After taking a few pictures from the street, we are shooed away by people that I assume are police officers. They lack uniforms, but do not lack automatic rifles. No pictures here. Noted. Don’t they know that we can survey the scene quite clearly from our hotel, and from the swank new Intercontinental Hotel across the street?

After twenty years of looking at these buildings, however, have they started to look normal? An entire generation of Lebanese are unaccustomed to the hotels looking any other way. Call it willful ignorance, or at worst a coping strategy, but, if acknowledged at all, they are generally perceived as a bit of a downer. The desire for reconstruction again stalled by fears of unrest, in another twenty years they may just melt into the sea.

I retained a rather judgmental attitude towards Beirut and its white elephants until I read a short piece in The Architect’s Newspaper on the woes of 130 Liberty Street, the former Deutsche Bank building, near the Ground Zero site. After the destruction of the World Trade Center towers nearby, this severely damaged skyscraper is being slowly deconstructed. A recent fire in the empty building claimed the lives of two firefighters, tragedy on tragedy, and work has halted to determine who is to blame. In the interim, 130 Liberty Street will remain shrouded, as it has been for the past six years. Meanwhile, the latest round of plans for the Ground Zero site have been released, and it warrants hardly a whisper among friends, some of them architects. Even New York City has its white elephants. I flash forward to a future, only ten years on perhaps. Wrangling continues at Ground Zero while adjacent areas, such as Battery Park City, forge on with their brash optimism, boasting expansive parkland and luxury green buildings with “city views” that include the stagnated site. I think of Beirut and somehow their willful ignorance of the destruction around them doesn’t seem so antiquated, or even so Middle Eastern. Maybe we all only see the city that we choose to see. There I was taking photographs of the destroyed, abandoned buildings of Beirut, and I have yet to take one picture of 130 Liberty Street, or Ground Zero, my own backyard.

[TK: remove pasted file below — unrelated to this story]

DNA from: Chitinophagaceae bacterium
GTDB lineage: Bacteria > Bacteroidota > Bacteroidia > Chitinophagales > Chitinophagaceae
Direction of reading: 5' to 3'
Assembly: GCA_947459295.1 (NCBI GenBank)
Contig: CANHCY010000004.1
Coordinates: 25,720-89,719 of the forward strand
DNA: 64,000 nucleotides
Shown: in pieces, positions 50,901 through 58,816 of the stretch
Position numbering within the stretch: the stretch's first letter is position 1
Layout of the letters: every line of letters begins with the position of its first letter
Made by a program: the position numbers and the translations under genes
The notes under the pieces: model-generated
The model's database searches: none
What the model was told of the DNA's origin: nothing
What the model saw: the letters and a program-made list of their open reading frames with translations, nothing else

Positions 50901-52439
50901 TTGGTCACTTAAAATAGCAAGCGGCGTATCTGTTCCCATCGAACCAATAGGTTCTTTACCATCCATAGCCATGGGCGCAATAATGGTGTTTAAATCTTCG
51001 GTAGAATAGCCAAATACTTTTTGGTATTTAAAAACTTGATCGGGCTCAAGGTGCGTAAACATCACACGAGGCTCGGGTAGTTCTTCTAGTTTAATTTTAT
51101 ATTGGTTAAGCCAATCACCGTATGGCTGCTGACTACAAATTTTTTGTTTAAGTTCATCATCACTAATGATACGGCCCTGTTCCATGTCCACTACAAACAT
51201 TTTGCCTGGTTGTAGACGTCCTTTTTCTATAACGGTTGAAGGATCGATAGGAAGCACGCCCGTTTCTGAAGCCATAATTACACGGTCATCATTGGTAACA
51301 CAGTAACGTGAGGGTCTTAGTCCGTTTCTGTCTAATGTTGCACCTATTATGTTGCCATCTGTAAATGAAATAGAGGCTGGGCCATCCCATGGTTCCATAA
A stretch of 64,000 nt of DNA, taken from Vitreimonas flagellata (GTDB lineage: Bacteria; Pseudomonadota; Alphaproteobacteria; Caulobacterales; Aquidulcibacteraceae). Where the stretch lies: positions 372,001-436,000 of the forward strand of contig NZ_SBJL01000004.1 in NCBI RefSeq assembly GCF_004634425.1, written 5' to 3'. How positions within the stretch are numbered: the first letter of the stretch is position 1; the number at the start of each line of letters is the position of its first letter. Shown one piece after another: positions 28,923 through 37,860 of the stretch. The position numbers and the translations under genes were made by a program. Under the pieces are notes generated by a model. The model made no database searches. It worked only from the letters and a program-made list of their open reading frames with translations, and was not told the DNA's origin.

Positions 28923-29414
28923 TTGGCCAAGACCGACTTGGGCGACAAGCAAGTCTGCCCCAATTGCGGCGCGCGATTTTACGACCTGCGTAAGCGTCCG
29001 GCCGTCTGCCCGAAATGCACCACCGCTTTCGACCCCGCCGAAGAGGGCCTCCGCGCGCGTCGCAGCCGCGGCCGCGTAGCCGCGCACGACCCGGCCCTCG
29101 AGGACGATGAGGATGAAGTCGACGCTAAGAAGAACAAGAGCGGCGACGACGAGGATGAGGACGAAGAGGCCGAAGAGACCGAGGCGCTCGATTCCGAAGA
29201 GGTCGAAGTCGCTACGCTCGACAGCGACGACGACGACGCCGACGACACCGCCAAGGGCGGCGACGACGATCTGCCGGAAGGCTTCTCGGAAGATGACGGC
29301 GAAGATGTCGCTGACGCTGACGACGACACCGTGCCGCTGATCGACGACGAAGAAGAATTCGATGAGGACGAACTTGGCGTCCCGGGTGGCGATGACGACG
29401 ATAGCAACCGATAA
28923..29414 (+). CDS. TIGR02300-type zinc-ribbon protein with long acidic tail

(picture above: Matt Chaban for The Architect’s Newspaper)



Gone Swimming
September 16, 2007, 6:46 pm
Filed under: Middle East, Travel, Urbanism

It’s funny how something as simple as swimming can really shed some light on a culture. In Beirut, we stayed at a perfectly lovely boutique style hotel. But the hotel pool, we were told, was “under renovation,” although it appeared from the view out of our hallway window that for all intents and purposes the construction of this pool had been halted.